It was shortly after the Reddit-fueled, meme stock saga that the silver market landed squarely in the cross-hairs of the online community. However, the supposed silver squeeze and the one that followed have been rather ineffective when compared to short squeezes on Gamestop (GME) and the like. This article takes a look at the events surrounding the silver squeeze and some of the difficulties of shorting the silver market.
Opportunity Lying in Wait
In January 2021, a finance-focused community under the name ‘WallStreetBets’, hosted on the popular online forum, Reddit caused quite a stir as news broke of their intentions to bid up the prices of a number of targeted meme stocks in an effort to achieve a short squeeze.
Initially, the orchestrated activity succeeded in drastically raising share prices but the exponential rise was cut short as retail brokerages, most notably, Robinhood, restricted the purchasing of the meme stocks citing increased clearing firm charges.
Thereafter, the WallStreetBets community decided to turn their sites towards the silver market in an attempt to raise the price of a market that has long been rumored to be intentionally suppressing prices.
The First Silver Squeeze (01 Feb 2021)
The first and second silver squeezes were said to have been conducted via the world’s largest silver Exchange Traded Fund (ETF), iShares Silver Trust, which has a $15.97 billion market cap at the time of writing. The idea was to buy into the ETF which would force the fund to allocate new shares and purchase silver to back them. A sharp surge in interest in the ETF would lead to a sudden increase in the demand for silver and likely result in a sizeable increase in the price for the commodity.
A staggering $1 billion flowed into iShares Silver Trust the Friday before the planned silver squeeze, forcing it to purchase an additional 34 million ounces of physical silver to leave the total stockpile at just over 600 million ounces.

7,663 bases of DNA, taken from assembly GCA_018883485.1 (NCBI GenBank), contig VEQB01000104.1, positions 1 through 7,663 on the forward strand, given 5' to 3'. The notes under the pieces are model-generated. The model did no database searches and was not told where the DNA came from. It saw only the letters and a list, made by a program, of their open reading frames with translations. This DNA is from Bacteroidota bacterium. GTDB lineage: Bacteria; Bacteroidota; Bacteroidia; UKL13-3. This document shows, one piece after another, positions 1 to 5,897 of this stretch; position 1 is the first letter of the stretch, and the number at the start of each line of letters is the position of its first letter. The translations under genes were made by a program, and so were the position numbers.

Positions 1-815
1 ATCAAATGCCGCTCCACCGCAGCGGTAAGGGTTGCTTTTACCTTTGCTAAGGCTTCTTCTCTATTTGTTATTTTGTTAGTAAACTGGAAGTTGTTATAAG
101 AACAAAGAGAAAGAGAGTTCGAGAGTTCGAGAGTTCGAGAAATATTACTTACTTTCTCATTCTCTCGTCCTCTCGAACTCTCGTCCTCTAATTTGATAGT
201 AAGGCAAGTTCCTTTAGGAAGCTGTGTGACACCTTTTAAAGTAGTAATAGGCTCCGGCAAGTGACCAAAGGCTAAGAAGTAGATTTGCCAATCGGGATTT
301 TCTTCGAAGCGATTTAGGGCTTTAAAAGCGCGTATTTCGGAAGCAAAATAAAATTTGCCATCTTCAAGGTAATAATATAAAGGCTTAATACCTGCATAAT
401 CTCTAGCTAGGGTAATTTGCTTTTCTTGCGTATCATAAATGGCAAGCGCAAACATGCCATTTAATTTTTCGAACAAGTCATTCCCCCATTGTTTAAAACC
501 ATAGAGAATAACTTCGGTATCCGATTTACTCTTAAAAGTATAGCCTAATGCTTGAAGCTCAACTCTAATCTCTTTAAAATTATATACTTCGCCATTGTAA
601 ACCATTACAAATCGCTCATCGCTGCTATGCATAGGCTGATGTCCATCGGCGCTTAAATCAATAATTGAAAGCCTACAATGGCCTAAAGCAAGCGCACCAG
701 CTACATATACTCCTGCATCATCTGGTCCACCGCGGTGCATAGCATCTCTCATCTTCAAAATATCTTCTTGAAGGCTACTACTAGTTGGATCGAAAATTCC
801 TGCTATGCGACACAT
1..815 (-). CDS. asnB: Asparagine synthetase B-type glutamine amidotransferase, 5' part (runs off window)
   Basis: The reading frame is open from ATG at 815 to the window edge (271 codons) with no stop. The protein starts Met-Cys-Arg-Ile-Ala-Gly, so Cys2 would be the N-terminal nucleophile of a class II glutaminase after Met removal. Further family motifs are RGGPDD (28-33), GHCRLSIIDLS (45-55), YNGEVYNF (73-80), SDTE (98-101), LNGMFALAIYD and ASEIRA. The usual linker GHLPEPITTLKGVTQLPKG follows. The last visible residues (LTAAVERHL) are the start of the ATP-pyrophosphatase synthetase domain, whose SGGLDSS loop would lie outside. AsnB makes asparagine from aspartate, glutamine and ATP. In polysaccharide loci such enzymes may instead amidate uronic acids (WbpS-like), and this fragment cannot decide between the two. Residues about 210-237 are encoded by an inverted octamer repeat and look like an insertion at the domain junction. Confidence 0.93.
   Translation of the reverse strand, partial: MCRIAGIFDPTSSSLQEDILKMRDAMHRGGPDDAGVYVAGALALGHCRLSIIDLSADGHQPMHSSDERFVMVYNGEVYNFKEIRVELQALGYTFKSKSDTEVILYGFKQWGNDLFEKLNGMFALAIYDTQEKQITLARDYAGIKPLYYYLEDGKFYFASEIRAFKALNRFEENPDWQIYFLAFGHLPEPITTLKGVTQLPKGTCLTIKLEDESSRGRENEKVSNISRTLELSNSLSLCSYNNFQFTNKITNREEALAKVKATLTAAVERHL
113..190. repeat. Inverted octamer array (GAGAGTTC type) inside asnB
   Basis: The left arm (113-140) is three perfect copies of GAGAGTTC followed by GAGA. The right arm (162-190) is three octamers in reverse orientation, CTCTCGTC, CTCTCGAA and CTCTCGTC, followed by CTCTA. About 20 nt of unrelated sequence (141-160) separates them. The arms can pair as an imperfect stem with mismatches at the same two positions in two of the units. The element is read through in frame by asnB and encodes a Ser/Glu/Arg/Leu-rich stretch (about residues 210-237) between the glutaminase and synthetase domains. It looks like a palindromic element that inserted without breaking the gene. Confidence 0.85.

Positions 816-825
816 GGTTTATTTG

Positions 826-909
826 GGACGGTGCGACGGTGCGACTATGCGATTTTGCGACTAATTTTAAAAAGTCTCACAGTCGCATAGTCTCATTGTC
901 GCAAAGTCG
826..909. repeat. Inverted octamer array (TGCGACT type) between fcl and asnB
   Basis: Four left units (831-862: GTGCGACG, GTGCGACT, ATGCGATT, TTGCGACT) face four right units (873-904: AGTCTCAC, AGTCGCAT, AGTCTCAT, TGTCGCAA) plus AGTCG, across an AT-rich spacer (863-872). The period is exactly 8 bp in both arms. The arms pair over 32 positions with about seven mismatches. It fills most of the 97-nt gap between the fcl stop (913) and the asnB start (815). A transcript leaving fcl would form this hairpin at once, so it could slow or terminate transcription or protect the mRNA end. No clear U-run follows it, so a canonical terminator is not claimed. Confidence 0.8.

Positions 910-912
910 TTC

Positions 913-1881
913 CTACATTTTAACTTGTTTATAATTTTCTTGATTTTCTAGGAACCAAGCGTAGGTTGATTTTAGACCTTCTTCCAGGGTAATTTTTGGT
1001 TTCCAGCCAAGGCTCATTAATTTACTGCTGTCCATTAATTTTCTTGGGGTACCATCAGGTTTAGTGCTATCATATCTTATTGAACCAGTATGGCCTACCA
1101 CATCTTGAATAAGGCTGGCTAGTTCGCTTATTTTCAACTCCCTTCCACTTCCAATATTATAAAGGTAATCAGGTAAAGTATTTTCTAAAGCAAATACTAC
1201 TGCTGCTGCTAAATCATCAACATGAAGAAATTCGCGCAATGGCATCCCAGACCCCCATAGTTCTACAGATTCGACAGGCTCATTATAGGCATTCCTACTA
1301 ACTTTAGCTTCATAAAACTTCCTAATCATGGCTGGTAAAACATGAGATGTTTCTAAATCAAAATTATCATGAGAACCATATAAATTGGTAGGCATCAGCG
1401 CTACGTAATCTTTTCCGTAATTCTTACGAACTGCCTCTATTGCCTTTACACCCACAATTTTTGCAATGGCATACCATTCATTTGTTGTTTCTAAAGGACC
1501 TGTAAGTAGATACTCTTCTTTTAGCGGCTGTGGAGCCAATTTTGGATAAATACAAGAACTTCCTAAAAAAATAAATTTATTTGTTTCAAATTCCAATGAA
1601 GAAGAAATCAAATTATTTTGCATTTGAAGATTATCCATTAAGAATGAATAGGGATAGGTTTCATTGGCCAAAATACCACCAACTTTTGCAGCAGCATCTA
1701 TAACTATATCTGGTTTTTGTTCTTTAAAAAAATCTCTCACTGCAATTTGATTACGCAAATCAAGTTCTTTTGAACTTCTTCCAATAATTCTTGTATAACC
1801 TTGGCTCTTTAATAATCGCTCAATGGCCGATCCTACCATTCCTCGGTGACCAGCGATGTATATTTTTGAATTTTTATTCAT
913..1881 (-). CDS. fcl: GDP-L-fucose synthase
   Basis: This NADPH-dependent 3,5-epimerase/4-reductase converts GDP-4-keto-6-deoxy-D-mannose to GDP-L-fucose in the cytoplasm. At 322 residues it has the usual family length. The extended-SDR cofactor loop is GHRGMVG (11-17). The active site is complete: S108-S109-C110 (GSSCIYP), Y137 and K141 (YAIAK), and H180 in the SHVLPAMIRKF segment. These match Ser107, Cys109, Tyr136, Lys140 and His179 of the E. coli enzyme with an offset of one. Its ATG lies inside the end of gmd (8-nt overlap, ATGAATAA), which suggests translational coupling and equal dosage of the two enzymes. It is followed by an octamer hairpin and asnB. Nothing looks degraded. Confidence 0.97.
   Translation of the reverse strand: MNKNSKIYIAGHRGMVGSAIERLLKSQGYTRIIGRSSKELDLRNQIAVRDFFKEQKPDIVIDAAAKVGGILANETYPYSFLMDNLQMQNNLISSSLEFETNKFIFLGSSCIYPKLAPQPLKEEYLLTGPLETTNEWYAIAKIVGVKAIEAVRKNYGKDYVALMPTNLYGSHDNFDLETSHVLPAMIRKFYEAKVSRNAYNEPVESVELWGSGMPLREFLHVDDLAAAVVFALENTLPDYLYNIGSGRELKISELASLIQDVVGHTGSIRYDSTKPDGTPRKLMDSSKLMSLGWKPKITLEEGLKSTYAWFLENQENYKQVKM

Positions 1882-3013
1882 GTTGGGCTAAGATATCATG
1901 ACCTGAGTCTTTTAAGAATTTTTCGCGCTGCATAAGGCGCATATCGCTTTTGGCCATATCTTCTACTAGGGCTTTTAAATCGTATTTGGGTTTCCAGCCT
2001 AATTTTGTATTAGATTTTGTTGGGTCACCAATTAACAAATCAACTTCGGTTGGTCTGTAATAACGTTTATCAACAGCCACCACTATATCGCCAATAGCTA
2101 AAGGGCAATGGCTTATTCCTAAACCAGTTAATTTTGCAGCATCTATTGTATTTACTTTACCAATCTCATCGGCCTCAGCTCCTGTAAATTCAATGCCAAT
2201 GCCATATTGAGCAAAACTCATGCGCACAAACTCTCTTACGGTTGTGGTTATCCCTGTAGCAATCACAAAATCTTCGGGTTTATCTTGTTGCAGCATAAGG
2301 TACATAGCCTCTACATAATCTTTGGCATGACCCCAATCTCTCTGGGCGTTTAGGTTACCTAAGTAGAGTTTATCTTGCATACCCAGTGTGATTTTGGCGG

The candlestick chart below highlights the gap up in the price of the fund with an almost immediate retracement bringing prices back to where they were before the massive inflows. The surge in volume is circled in red, while the average true range (ATR) indicator – which depicts an average of daily price movement – also peaked.
The superimposed orange line depicts the price of the continuous silver futures contract, which witnessed a spike but failed to raise prices significantly, as was expected. The price of silver rose less than $4 between Friday the 29th of January and Monday the 1st of February. Thereafter, for the remainder of February prices actually dropped below the spike high but remained above the pre-squeeze levels.
Silver Squeeze 2.0 (1 May 2021)
The second silver squeeze or ‘silver squeeze 2.0’ took place on May the 1st – although this fell on a Saturday so much of the price action was captured on May the 3rd. Looking at the chart below this attempt had a more muted effect initially, as price action jumped less than it did the first time around and witnessed significantly lower volume, too.
The second silver squeeze seems to have maintained somewhat of a choppy rise in silver prices as opposed to a sharp parabolic move which is usually associated with a squeeze. Furthermore, some of the recent silver price increase may very well be attributed to the depreciation of the US dollar (inverse relationship) as can be seen in the overlay below:
WallStreetBets Denies Involvement in the Attempted Silver Squeeze
Shortly after the news of a possible silver squeeze there were many posts on the subreddit denouncing this move as members sought to distance themselves from the idea. Despite having a consistent motive to the previous short squeezes – a protest against short-selling hedge funds – there are a number of issues when it comes to shorting the silver market.
As such, this has led some to pursue the idea that this may have been a diversion ploy, orchestrated by actual ‘Wall Street’ to derail the momentum and cohesiveness of the online trading community.
Reasons why a Forced Silver Squeeze is Unlikely:
- Hedged Short Positions – A large amount of the short positions in silver are used to hedge existing longs held on the London OTC market. These shorts are not naked shorts like the ones observed on meme stocks where hedge funds took one-sided speculative bets on price declines. Therefore, a surge in price is unlikely to force these ‘short sellers’ to exit their hedged positions.
- Sentiment is Long – A significant amount of hedge funds and money managers have been bullish on silver with the view that the coronavirus pandemic would inflate silver prices. Therefore, its unlikely that there will be large-scale forced buying to close out existing shorts.
- Surplus Silver Supply – A lasting supply squeeze is also unlikely given silver has been in surplus for the majority of the last 10 years with around 1 billion ounces produced and consumed per annum. Temporary supply constraints may be experienced but in general, the silver market remains reasonably well supplied.